Edmonds is a senior medical advisor and chief eye care officer at United Healthcare, co-director of the Low Vision/Contact Lens Service at Wills Eye Hospital in Philadelphia and a member of the PCON Editorial Board.

February 13, 2017
3 min read

BLOG: The optical management of ocular disorders


Edmonds is a senior medical advisor and chief eye care officer at United Healthcare, co-director of the Low Vision/Contact Lens Service at Wills Eye Hospital in Philadelphia and a member of the PCON Editorial Board.

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In my early years in practice, I worked with a multispecialty ophthalmology practice in a hospital setting. We had plenty of ophthalmologists, residents, fellows and physicians.

I was recruited to provide the unique optometric skills of low vision, contact lens and refractive management to a host of ophthalmic problems where vision could not be improved with further medical or surgical intervention. My tools were specialty refractions, prisms, magnification, contact lenses and therapy.

My Pennsylvania College of Optometry classmate and, as it turns out, lifelong friend is Richard Edlow, OD who practiced in a similar clinical setting in Baltimore. Together, we authored a paper that highlighted our mutual experience and suggested that our experience could be the basis for a new mode of practice for optometry. We both used the tag line: “Optical management of ocular disorders” on our business card and letterhead.

This was not well received by the leadership of optometry of the day. We were both grilled and roasted in our quest to become fellows in the Academy of Optometry. Our medical model colleagues felt that we were not prescribing drugs and doing procedures while our traditional colleagues felt that we had no business in a hospital or being aligned with ophthalmologists. We, of course paid no attention to those who doubted our path and went on our merry way forging new relationships and putting optometry on the map in this new arena.

The actual tasks that we performed in this area of optometry changed as we moved forward in time. In the early 1980s, we spend much of our time fitting aphakic contact lenses. We had more Permalens in our fitting stock than CooperVision. The most common low vision referral was for disciform macular degeneration. We learned that as the disease progressed we could always add more plus power to the system and improve reading.

We developed a therapy program to teach eccentric reading at the very close focus of a high plus lens. We fit keratoconus and corneal transplants with K-readings and retinoscopy. We developed great relationships with our friends in ophthalmology because we were an important part of the team. One of my subspecialty friends used to call our service “the final common pathway.” Many patients with significant ocular problems needed to pass through the optometry service to get back to the functions of life.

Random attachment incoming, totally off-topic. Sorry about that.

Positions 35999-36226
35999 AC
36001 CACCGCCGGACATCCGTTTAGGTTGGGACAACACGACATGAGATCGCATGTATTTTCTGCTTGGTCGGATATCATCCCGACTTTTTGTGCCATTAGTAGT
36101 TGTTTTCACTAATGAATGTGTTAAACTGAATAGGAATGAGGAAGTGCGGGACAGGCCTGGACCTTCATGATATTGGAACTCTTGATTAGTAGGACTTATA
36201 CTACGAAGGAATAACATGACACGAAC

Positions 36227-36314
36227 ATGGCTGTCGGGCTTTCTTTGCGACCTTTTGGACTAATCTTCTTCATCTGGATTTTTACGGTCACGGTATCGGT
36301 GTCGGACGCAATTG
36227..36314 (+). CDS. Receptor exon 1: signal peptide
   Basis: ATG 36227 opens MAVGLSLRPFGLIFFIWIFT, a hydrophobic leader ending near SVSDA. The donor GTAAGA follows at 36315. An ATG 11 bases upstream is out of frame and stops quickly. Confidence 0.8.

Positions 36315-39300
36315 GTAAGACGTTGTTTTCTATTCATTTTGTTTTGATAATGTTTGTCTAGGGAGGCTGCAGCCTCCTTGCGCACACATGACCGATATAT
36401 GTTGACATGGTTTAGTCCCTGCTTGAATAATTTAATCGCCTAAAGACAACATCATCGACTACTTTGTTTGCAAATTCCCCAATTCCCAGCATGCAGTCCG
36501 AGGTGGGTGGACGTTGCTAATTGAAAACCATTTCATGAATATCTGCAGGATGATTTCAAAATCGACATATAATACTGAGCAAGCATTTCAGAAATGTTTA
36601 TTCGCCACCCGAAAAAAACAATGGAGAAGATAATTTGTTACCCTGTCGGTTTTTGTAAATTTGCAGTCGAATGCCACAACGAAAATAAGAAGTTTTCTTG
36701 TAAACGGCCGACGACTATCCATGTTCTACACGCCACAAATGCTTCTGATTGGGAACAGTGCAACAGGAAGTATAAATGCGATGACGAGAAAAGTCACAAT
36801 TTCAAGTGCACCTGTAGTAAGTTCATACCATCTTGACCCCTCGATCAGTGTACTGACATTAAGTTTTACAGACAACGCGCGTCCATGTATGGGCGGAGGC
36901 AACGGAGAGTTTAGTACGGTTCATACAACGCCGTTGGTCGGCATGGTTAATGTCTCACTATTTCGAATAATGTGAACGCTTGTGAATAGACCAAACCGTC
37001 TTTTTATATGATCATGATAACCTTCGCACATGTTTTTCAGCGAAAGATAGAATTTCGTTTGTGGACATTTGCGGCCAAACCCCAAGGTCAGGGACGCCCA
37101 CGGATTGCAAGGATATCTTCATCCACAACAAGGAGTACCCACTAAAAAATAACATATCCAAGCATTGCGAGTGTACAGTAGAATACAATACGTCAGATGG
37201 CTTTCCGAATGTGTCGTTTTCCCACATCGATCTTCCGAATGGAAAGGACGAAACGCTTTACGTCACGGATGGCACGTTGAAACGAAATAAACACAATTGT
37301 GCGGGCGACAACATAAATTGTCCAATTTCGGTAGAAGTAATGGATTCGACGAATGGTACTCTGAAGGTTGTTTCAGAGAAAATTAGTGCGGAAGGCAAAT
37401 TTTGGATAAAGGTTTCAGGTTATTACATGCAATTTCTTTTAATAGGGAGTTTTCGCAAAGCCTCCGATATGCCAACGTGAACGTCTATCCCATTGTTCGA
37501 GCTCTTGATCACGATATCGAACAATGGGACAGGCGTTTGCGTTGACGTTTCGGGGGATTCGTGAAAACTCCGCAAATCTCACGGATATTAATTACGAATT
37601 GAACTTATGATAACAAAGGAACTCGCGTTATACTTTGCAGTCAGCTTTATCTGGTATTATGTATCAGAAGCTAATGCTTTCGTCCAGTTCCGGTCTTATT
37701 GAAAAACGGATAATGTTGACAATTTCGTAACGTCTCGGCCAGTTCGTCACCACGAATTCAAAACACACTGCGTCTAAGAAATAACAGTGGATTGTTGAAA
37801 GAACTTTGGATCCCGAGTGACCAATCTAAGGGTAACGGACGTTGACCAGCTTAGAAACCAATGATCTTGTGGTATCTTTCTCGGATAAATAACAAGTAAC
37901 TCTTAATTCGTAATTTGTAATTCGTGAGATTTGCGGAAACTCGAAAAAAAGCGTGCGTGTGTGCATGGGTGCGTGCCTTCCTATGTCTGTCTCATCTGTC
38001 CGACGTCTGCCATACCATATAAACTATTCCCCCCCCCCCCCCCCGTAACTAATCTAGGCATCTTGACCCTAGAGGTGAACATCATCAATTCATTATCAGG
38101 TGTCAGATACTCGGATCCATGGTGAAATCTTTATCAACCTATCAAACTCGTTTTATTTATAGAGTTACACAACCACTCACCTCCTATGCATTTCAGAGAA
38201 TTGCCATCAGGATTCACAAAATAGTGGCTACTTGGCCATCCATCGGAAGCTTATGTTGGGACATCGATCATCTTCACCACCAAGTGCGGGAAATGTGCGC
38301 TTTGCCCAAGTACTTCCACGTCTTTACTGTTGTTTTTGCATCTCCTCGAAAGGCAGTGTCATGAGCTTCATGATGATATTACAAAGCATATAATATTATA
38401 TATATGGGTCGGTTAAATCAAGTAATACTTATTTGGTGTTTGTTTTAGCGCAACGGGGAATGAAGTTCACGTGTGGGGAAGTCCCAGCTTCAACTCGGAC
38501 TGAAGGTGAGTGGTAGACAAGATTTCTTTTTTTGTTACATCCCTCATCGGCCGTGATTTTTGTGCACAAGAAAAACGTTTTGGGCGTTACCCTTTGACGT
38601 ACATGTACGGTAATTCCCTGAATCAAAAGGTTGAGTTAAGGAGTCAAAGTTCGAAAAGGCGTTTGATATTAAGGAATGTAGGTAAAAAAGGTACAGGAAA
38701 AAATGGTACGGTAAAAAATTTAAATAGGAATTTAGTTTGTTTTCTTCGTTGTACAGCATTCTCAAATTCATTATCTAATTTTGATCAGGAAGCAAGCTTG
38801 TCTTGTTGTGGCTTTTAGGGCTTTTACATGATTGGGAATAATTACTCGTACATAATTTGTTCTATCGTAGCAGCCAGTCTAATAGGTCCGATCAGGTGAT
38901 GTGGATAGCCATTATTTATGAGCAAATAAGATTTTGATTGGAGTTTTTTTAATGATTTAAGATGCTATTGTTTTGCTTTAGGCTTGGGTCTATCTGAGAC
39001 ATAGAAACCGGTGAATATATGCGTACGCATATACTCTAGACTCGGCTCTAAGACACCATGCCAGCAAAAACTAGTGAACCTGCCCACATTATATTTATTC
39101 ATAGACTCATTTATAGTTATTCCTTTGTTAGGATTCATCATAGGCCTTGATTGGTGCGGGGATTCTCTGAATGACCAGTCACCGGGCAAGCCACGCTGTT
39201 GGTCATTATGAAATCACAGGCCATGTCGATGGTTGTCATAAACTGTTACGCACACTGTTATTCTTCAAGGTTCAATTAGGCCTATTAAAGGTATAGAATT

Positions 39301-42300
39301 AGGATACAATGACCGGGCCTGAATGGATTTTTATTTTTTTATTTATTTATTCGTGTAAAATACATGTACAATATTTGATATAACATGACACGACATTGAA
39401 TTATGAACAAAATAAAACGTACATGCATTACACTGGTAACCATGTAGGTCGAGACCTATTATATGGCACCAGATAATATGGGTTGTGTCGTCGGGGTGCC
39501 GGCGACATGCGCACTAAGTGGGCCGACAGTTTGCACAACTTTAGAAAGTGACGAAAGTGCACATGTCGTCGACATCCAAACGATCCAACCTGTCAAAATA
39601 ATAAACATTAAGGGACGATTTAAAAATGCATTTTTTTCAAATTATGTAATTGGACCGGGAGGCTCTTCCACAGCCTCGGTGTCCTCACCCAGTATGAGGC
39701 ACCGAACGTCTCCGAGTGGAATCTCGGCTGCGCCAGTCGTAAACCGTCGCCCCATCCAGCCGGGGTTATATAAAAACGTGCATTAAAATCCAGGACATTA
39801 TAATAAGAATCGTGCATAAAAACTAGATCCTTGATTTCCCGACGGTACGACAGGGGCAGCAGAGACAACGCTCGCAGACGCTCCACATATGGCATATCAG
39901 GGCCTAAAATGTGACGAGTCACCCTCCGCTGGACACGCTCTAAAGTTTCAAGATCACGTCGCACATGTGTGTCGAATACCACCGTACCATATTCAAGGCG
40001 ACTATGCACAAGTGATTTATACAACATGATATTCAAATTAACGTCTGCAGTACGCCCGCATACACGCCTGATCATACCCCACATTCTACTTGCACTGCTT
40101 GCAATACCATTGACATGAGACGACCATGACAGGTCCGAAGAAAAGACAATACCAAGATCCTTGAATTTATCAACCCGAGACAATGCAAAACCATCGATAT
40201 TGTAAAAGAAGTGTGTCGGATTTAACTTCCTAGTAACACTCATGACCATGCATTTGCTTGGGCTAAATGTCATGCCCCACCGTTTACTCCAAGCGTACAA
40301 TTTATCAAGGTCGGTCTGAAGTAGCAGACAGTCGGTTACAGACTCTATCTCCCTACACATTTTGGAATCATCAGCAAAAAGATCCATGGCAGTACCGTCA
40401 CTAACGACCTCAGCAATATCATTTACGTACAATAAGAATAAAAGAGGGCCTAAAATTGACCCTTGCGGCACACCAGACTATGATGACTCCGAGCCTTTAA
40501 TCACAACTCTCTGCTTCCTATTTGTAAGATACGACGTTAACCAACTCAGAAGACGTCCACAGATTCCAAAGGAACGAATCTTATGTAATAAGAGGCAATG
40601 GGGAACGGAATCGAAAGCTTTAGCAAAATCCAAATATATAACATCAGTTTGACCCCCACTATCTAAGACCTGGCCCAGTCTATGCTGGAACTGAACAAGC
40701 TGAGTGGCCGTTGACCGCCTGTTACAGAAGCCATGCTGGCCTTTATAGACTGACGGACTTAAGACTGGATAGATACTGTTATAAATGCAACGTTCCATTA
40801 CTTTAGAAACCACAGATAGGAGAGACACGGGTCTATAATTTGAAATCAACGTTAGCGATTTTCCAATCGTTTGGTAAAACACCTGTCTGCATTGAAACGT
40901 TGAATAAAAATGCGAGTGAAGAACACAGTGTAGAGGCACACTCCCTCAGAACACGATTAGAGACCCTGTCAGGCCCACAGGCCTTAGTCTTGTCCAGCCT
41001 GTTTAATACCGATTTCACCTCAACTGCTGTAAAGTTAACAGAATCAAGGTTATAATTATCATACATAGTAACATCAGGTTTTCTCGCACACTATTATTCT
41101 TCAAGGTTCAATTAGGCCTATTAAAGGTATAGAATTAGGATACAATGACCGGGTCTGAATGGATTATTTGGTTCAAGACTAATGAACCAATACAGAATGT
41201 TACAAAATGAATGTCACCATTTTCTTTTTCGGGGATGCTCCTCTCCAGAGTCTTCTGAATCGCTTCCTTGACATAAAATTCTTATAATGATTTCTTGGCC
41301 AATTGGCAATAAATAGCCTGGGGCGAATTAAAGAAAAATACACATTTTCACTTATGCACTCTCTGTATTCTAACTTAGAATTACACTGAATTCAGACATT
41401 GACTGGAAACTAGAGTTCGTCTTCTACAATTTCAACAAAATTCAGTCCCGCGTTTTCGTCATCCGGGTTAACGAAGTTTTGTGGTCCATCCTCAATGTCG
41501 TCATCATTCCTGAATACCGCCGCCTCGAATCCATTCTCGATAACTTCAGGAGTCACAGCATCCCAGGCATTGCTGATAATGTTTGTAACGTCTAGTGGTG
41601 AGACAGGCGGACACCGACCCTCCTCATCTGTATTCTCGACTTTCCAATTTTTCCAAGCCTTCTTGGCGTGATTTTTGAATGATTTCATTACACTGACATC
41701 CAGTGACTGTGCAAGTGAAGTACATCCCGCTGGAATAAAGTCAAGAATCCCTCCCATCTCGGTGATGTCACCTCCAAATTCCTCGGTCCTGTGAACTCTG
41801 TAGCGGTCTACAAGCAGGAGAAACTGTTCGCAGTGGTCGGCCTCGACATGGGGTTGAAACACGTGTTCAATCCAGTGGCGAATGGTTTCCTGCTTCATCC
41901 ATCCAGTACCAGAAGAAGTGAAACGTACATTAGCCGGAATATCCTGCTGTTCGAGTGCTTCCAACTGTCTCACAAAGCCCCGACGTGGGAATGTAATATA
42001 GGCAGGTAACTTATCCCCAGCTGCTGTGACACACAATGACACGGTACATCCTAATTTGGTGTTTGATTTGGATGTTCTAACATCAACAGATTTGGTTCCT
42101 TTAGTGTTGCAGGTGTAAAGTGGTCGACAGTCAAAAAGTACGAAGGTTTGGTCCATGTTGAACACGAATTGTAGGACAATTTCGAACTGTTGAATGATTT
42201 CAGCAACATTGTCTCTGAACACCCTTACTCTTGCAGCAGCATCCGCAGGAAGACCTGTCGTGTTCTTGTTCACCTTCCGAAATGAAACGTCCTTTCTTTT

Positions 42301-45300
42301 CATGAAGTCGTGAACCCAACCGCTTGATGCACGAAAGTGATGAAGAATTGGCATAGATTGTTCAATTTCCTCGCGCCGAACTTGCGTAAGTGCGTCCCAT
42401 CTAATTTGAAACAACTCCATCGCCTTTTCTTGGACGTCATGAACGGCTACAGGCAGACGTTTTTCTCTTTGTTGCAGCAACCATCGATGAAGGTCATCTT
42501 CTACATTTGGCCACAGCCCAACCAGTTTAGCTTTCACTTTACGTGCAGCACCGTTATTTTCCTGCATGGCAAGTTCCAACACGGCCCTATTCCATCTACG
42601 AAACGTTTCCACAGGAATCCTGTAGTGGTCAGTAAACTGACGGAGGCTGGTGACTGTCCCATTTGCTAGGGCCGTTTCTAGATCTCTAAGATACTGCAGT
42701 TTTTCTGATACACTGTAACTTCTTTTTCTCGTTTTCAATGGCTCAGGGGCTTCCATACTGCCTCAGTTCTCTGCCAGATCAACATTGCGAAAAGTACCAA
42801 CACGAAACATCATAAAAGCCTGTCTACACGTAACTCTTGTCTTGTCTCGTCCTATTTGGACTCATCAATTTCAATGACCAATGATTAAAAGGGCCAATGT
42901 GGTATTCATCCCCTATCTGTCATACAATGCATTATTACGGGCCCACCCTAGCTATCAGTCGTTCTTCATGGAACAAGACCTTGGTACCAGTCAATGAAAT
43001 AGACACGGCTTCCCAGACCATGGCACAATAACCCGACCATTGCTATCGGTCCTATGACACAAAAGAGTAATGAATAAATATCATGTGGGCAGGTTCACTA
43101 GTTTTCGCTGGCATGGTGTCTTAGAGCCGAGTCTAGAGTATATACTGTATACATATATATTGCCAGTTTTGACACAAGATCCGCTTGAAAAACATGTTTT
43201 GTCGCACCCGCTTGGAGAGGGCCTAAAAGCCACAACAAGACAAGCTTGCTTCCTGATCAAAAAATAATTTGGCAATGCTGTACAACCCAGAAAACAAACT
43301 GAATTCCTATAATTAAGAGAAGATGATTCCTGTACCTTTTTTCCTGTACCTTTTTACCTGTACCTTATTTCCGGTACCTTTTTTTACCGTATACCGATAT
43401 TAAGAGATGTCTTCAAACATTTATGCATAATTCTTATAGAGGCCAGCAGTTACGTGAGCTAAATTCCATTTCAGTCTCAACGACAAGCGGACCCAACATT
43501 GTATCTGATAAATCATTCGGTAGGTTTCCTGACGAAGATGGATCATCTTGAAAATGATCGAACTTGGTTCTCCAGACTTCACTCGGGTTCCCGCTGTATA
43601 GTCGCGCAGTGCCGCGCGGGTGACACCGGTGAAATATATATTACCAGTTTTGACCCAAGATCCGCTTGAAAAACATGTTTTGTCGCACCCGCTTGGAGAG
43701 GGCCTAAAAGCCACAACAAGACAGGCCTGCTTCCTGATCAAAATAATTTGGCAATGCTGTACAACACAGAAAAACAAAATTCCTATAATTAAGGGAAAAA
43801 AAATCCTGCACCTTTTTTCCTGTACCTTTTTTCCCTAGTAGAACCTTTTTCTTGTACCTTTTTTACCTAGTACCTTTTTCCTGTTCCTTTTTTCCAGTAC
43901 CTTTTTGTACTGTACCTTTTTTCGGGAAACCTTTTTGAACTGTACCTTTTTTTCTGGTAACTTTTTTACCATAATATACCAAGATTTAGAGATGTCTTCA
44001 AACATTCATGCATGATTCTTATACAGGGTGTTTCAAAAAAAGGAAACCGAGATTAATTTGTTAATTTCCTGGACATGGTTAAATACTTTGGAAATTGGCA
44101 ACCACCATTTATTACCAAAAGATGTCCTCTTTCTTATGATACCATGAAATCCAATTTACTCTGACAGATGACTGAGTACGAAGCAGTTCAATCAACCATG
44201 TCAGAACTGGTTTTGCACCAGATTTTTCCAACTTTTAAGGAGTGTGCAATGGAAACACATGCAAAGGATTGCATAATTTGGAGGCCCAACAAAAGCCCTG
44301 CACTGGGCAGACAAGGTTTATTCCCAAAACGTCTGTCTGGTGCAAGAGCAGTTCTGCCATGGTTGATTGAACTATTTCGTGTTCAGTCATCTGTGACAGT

Although today much of the nuts and bolts of the care we provide has changed, we still provide the optical management of ocular disorders. The “optical” has broadened a bit to include a number of vision-based therapy programs and the “ocular” has broadened to include neurological-based vision problems, but the mission is the same. We provide unique optometric services to patients with medical problems in a multiple disciplinary setting. We communicate and collaborate to facilitate the best possible medical care.


As clinical care evolves and changes, it is amazing how the pendulum swings from one end to the other. I have seen how keratoconic contacts have gone from large diameter to small and now back again to very large. I have gone from trial frame refractions to automated phoropters and now back to trial frames.

This week I had the opportunity to see a patient with age-related macular degeneration. Of course, is this time era, she was in her late 90s and has had years of anti-VEGF injections that have maintained good central acuity, but she still struggles with near tasks and reading in particular. She has a small central island of vision with a wide paracentral scotoma. She had multiple strong reading glasses that had lost their effectiveness. Measurements showed that the most recent readers checked out as a 4-D add.

Back in the day, this would be a clear case to increase the magnification. But advancements in medical care have skewed this population to a much older age, and injections have worked to preserve central acuity. These forces have worked together to change the pendulum once again. In this case, her best reading was obtained with a 1.25-D add.

Our training in optics and visual science provides us with a unique perspective on ocular disorders that affects vision. This, combined with experience in a setting that allows us to evaluate and manage patients with vision loss, creates a mode of optometric practice that is rewarding for all.


Edlow RC, Edmonds SA. J Am Optom Assoc. 1983;54(11):1020-1024.